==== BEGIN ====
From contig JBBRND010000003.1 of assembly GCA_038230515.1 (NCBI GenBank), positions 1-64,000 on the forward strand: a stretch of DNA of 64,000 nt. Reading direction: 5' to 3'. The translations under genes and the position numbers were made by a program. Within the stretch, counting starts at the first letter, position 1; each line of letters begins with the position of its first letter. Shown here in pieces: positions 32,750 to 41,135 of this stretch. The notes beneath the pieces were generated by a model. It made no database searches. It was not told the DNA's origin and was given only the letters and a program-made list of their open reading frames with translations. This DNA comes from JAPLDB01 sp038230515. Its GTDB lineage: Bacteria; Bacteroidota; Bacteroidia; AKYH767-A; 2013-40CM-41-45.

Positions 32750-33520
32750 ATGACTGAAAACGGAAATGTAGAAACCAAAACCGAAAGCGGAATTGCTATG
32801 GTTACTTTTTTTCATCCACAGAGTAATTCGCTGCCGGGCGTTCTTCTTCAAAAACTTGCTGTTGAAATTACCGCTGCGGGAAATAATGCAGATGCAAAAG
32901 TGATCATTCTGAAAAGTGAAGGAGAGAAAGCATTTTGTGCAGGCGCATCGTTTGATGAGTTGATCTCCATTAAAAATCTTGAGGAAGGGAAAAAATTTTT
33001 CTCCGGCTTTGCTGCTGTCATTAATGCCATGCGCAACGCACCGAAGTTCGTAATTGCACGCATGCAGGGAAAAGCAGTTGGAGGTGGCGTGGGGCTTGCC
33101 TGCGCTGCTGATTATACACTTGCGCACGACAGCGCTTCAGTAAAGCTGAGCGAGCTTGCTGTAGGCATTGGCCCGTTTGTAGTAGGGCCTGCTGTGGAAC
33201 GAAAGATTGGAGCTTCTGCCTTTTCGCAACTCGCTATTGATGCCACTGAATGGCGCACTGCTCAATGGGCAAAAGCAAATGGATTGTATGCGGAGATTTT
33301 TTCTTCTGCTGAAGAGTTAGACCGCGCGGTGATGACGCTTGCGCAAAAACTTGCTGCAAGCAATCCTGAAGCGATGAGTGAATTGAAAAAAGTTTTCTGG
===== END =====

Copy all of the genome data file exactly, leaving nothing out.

From contig JBBRND010000003.1 of assembly GCA_038230515.1 (NCBI GenBank), positions 1-64,000 on the forward strand: a stretch of DNA of 64,000 nt. Reading direction: 5' to 3'. The translations under genes and the position numbers were made by a program. Within the stretch, counting starts at the first letter, position 1; each line of letters begins with the position of its first letter. Shown here in pieces: positions 32,750 to 41,135 of this stretch. The notes beneath the pieces were generated by a model. It made no database searches. It was not told the DNA's origin and was given only the letters and a program-made list of their open reading frames with translations. This DNA comes from JAPLDB01 sp038230515. Its GTDB lineage: Bacteria; Bacteroidota; Bacteroidia; AKYH767-A; 2013-40CM-41-45.

Positions 32750-33520
32750 ATGACTGAAAACGGAAATGTAGAAACCAAAACCGAAAGCGGAATTGCTATG
32801 GTTACTTTTTTTCATCCACAGAGTAATTCGCTGCCGGGCGTTCTTCTTCAAAAACTTGCTGTTGAAATTACCGCTGCGGGAAATAATGCAGATGCAAAAG
32901 TGATCATTCTGAAAAGTGAAGGAGAGAAAGCATTTTGTGCAGGCGCATCGTTTGATGAGTTGATCTCCATTAAAAATCTTGAGGAAGGGAAAAAATTTTT
33001 CTCCGGCTTTGCTGCTGTCATTAATGCCATGCGCAACGCACCGAAGTTCGTAATTGCACGCATGCAGGGAAAAGCAGTTGGAGGTGGCGTGGGGCTTGCC
33101 TGCGCTGCTGATTATACACTTGCGCACGACAGCGCTTCAGTAAAGCTGAGCGAGCTTGCTGTAGGCATTGGCCCGTTTGTAGTAGGGCCTGCTGTGGAAC
33201 GAAAGATTGGAGCTTCTGCCTTTTCGCAACTCGCTATTGATGCCACTGAATGGCGCACTGCTCAATGGGCAAAAGCAAATGGATTGTATGCGGAGATTTT
33301 TTCTTCTGCTGAAGAGTTAGACCGCGCGGTGATGACGCTTGCGCAAAAACTTGCTGCAAGCAATCCTGAAGCGATGAGTGAATTGAAAAAAGTTTTCTGG